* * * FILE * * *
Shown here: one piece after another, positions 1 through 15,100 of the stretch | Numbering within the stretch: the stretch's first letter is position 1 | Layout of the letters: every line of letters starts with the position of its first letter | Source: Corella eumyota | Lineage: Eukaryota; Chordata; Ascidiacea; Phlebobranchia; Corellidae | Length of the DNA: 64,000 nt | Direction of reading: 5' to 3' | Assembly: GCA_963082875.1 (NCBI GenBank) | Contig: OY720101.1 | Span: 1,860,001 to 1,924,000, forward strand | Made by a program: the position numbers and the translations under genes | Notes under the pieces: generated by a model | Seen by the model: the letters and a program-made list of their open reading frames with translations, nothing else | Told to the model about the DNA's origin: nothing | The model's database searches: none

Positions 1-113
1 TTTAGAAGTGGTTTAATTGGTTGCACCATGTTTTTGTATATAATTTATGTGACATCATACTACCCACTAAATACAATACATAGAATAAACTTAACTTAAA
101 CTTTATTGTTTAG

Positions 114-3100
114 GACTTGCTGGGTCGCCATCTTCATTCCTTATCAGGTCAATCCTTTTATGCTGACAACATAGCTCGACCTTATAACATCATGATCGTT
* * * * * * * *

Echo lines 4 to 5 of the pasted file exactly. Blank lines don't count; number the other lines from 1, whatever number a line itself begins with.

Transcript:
101 CTTTATTGTTTAG

Positions 114-3100